Beware, if you have a layer selected in the Layer Palette (now renamed Panel by Adobe), if you click Delete, you won’t get a message “Are you sure you want to delete this layer?” … it will automatically delete without asking you. Advanced users of Photoshop will like this time-saving feature, but Newbies have to be careful. Several times when I was working on this piece, I accidentally hit “delete” when I was actually reaching for another shortcut key. Luckily I noticed and hit “Ctrl / Z ” (Cmd / Z on the Mac) to bring back the layer.

I also still have to sort out the issue of the OpenGL features not working, whether it’s my video card, or my operating system. Also in Photoshop’s 3D, the 3D axis is not displaying, even when I’ve selected it from the view menu. The 3D axis control is faster and simpler than using the indivual 3D tools from the Toolbox. I’m not sure if this issue is connected to the Open GL issue or whether it is a separate problem. If anybody knows the answer, please let me know. My operating system is Window XP Professional and my video card on this computer is NVIDIA Quadro NVS 285, 128 MB, version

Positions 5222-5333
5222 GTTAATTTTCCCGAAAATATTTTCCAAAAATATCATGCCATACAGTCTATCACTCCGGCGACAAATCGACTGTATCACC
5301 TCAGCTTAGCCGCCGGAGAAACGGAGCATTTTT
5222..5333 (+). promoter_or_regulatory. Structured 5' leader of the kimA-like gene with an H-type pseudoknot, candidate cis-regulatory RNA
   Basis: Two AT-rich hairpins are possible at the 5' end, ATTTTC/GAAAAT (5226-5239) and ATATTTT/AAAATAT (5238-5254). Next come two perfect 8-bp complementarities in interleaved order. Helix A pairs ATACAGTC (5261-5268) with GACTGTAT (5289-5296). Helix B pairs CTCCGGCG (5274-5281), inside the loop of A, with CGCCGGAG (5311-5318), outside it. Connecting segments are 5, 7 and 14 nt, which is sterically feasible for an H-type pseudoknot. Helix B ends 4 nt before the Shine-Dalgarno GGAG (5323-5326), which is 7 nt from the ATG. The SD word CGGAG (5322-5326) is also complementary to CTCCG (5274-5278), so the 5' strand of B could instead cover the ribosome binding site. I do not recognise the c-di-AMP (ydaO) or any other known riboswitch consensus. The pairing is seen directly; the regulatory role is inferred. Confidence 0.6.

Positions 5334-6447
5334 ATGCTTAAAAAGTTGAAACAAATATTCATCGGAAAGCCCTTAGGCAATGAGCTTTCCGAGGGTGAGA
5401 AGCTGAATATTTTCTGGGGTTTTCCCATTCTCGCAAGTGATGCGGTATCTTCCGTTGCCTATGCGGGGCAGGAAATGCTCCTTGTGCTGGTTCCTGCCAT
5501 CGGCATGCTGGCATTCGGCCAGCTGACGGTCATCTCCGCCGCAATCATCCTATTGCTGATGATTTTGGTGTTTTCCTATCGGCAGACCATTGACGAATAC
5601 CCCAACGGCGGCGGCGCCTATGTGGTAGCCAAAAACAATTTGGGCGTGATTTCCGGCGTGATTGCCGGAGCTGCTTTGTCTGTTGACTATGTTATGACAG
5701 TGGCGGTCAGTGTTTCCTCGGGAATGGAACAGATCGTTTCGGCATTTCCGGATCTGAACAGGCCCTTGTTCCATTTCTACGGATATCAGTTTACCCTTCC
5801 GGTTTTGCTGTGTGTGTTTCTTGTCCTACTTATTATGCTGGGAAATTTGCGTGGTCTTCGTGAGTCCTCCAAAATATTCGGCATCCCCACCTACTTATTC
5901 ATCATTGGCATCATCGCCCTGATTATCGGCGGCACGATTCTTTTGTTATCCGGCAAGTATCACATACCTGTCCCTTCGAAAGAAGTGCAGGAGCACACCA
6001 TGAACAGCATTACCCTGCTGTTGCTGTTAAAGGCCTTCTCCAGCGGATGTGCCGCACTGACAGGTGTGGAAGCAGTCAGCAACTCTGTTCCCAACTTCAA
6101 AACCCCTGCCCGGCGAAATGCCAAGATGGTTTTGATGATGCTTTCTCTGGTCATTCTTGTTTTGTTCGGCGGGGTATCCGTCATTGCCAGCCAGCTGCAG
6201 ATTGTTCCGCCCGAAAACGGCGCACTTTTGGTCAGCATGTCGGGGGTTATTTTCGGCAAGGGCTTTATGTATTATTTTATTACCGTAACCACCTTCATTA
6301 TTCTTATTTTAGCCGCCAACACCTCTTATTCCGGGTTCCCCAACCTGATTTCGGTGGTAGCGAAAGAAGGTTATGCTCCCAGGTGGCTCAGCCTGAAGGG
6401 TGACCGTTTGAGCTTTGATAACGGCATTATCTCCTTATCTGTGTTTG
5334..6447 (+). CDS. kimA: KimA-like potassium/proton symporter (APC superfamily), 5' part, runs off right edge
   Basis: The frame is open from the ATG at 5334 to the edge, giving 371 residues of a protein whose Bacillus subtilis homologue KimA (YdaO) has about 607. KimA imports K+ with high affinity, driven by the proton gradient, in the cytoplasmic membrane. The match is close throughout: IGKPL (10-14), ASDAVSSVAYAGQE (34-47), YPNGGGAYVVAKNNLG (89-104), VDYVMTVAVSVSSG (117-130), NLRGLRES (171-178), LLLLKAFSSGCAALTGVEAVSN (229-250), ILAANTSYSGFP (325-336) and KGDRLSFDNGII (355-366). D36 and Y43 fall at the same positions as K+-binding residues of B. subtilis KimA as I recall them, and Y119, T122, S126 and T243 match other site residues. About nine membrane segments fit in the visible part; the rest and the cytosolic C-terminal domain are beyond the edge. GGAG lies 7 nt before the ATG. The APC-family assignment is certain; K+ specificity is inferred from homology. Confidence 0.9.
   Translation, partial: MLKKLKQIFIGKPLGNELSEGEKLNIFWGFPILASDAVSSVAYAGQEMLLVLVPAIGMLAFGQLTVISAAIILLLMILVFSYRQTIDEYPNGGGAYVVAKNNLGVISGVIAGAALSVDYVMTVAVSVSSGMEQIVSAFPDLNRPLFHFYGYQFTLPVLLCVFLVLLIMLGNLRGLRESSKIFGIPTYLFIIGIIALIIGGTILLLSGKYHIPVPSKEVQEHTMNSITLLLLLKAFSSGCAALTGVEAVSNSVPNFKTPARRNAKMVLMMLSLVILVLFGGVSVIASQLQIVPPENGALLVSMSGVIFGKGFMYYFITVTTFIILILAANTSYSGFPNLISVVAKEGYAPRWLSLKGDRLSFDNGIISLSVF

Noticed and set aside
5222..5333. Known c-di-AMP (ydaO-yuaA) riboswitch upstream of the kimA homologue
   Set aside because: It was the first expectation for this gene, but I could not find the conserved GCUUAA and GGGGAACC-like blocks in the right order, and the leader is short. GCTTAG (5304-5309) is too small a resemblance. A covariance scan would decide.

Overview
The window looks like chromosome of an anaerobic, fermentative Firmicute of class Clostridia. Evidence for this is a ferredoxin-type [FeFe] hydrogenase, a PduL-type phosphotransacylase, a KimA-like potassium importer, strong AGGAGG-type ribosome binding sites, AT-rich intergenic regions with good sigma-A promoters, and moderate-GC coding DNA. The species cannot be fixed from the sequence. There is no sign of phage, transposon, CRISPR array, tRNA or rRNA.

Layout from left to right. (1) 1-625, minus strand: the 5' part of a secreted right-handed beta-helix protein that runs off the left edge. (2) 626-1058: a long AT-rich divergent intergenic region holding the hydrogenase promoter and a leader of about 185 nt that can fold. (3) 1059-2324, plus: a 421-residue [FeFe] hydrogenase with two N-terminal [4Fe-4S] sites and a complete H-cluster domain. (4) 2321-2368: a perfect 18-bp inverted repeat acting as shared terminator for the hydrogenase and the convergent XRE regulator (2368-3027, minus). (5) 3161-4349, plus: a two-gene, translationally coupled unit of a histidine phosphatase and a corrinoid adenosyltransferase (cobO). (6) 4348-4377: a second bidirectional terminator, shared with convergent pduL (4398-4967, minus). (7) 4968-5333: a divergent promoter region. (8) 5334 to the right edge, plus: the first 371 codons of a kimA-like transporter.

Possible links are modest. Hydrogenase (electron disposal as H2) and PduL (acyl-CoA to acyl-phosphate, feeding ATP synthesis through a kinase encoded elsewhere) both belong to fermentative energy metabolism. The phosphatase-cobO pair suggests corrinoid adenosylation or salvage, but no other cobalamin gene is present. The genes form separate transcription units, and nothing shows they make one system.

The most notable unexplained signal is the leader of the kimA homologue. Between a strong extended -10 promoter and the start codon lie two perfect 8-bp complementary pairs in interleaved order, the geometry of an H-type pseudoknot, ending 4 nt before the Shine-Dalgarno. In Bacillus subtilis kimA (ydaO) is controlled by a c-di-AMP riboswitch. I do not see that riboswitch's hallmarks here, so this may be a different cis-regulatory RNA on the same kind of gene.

Postscript — Happy Update

Miraculously, The OpenGL features have begun working, along with the 3D Axis tool. I’m not certain what caused this because I did a number of different things while trying to troubleshoot the problem. I went to the NVIDIA website to update my Video card driver. You can choose an option to have the website automatically detect your video card and download the appropriate driver. However, after I installed the new driver, I noticed that the version number was lower than my prior version. This worried me, so I then went to my PC’s Windows Update by right clicking my Desktop, choosing Properties / Settings / Advanced / Adaptor / Properties / Driver / Update Driver. Although I had done this before and received a message that my driver was up to date, this time it actually updated the driver. I think this is what corrected the problem.

I can now do neat functions like Rotate Canvas which comes in handy for painting with a Wacom tablet. And Image Toss, which might sound like some mere gimmick, but believe me, when you have an enormuos document and are zoomed in to some detail and you need to pan to another area of the image, the pan glides as effortlessly as an Olympic skater and there is no blocky redraw lag time, Yipeeeeee !!!

There is also a new handy shortcut in CS4, if you Hold down your mouse while pressing the “H” Key while you are on any other tool. While still holding down both, you can slide around to any area of the image, then when you release the mouse it zooms into that area of the image. Very quick and wonderful way to get around a large, zoomed in image.